By now it’s probably old news. The “big boy” bloggers—Kos, Atrios, and the like—have probably already told you about it. But on the outside chance they haven’t, or you haven’t visited them, check out the New York Times Magazine profile of George W. Bush.
It is, to say the least, revelatory. I kept trying to find a passage to quote, but there were so many that stood out to me. But here’s the one that I ended up reading aloud to the hubby to give him an idea of what it had to say.
In the summer of 2002, after I had written an article in Esquire that the White House didn’t like about Bush’s former communications director, Karen Hughes, I had a meeting with a senior adviser to Bush. He expressed the White House’s displeasure, and then he told me something that at the time I didn’t fully comprehend — but which I now believe gets to the very heart of the Bush presidency.
The aide said that guys like me were ”in what we call the reality-based community,” which he defined as people who ”believe that solutions emerge from your judicious study of discernible reality.” I nodded and murmured something about enlightenment principles and empiricism. He cut me off. ”That’s not the way the world really works anymore,” he continued. ”We’re an empire now, and when we act, we create our own reality. And while you’re studying that reality — judiciously, as you will — we’ll act again, creating other new realities, which you can study too, and that’s how things will sort out. We’re history’s actors . . . and you, all of you, will be left to just study what we do.”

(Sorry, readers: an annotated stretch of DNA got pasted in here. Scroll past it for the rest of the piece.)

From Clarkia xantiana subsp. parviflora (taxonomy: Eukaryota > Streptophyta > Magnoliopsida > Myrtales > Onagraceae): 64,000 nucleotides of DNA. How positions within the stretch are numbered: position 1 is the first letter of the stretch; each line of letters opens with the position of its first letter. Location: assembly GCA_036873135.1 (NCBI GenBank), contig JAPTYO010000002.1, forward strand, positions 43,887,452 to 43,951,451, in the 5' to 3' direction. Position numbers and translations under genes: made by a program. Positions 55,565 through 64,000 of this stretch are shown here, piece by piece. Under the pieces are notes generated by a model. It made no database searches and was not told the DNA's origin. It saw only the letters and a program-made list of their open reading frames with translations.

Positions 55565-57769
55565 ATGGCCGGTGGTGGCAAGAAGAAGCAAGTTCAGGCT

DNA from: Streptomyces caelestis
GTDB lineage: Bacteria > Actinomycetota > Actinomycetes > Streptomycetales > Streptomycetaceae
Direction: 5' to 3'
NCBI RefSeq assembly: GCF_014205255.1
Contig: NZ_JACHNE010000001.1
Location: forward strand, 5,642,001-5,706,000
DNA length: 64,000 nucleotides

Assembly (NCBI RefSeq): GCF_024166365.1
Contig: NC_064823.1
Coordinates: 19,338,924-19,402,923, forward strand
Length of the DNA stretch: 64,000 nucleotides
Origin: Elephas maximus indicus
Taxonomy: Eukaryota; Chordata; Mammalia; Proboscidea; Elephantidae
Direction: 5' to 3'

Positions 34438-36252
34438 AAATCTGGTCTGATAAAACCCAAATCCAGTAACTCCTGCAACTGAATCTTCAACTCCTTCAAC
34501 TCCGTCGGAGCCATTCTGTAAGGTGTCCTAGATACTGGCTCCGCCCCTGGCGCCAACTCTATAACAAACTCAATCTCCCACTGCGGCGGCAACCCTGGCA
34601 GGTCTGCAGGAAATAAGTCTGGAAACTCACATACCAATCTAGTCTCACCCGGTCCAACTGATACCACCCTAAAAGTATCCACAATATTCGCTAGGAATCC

Who besides guys like me are part of the reality-based community? Many of the other elected officials in Washington, it would seem. A group of Democratic and Republican members of Congress were called in to discuss Iraq sometime before the October 2002 vote authorizing Bush to move forward. A Republican senator recently told Time Magazine that the president walked in and said: ”Look, I want your vote. I’m not going to debate it with you.” When one of the senators began to ask a question, Bush snapped, ”Look, I’m not going to debate it with you.”
One thing occured to me as I was reading it, and that was the number of people who would only speak “off the record.” Why is it still forbidden to say just how little clothing the emperor (after all “we’re an empire now”) is wearing? How do we get out of the mess we’re in if nobody points out that we’re in it.